“A man accustomed to hear only the echo of his own sentiments, soon bars all the common avenues of delight, and has no part in the general gratification of mankind.”
The Junta is a philosophical society, a place for people to gather and discuss issues uninterrupted by the callings of daily life in the modern world and unencumbered by the social norms that frequently inhibit deeper discussion, in particular of controversial topics. The Junta will provide a forum for informed, reasoned discussion of complex subjects at length.
Participants in the Junta present topics for discussion in which they may reasonably be considered experts, or that they have sufficient passion and insight into, with the aim of enlightening and engaging others. More importantly, they bring inquisitive, open minds – and ears. Listening plays a greater role at the Junta than speaking.
The Junta strives to balance a formal setting for discussion with a relaxed and unpretentious environment. We want to avoid an excessive devotion to form; yet the Junta must be organized enough to separate it from more casual social occasions.
For those who have found that everyday social settings are easily upset by conversation topics considered “too serious,” the Junta will be a refuge. Those who believe in the value of discussing important (and sometimes contentious) issues in detail will now have a home. The Junta provides an atmosphere of academic discussion and argument for those of us lacking it.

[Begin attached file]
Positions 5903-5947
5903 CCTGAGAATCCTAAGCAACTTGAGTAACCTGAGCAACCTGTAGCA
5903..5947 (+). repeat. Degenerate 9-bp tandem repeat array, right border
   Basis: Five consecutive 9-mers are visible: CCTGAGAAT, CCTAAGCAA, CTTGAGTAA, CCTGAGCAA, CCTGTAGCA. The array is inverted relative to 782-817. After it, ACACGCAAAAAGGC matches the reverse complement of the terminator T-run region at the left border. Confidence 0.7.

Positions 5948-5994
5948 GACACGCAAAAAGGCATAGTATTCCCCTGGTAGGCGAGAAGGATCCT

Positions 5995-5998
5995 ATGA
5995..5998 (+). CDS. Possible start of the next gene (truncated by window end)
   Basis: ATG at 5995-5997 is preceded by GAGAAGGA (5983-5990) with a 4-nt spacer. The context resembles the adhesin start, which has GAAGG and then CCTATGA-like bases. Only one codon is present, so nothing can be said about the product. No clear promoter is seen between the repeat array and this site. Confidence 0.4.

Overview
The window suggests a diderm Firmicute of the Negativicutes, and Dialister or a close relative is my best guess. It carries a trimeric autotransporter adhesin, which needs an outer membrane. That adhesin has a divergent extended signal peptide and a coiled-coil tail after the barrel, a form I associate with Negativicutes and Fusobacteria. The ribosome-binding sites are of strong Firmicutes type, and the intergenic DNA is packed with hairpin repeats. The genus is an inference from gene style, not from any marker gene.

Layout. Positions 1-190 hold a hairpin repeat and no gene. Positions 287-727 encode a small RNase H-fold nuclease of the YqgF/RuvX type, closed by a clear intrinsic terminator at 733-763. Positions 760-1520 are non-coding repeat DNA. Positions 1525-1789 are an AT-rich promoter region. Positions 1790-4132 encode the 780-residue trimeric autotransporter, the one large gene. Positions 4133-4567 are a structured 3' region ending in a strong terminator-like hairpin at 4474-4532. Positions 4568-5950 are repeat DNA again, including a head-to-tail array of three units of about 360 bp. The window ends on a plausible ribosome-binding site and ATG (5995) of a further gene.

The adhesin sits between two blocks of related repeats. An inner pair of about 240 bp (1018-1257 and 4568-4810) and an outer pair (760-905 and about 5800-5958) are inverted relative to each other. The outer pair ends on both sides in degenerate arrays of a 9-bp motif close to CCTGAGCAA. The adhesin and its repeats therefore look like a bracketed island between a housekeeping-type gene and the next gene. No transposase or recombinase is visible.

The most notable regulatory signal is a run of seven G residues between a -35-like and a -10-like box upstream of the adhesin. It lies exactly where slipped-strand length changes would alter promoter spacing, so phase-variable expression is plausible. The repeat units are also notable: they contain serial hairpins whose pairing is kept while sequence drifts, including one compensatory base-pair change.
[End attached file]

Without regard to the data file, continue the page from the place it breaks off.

Meetings will last approximately two hours and consist of 2-3 separate topics, each brought by an individual participant who will start the conversation. Speakers will ideally circulate background documents prior to the meeting: newspaper or magazine articles, books or films, including ideas of the speaker’s own composition to serve as a starting point for discussion.
At the meeting, the speaker will lay out his position for the other participants, who will subsequently enhance, challenge, or question it, and things will progress from there.
Meetings will be documented so as to keep a record of insights and events, and for publicizing (to some extent) the Junta and its goals.
The Junta will convene in different places in New York where the atmosphere lends itself to gatherings of its kind. The meetings will aim to broaden personal and professional connections, and expand our knowledge of the city.
In 1727, Ben Franklin formed a “club of mutual improvement” … “conducted in the sincere spirit of inquiry after truth.” He called that endeavor the Junto, derived from the Latin for to join. Today, the New York City Junto, founded in 1985 by Victor Niederhoffer, still meets regularly. We have decided to call our little project the Junta, because we enjoy the menace implied by the slight linguistic twist – and we hope to someday graduate the group into hatching plans of intrigue and political subterfuge over top-shelf scotch or cheap draft beer.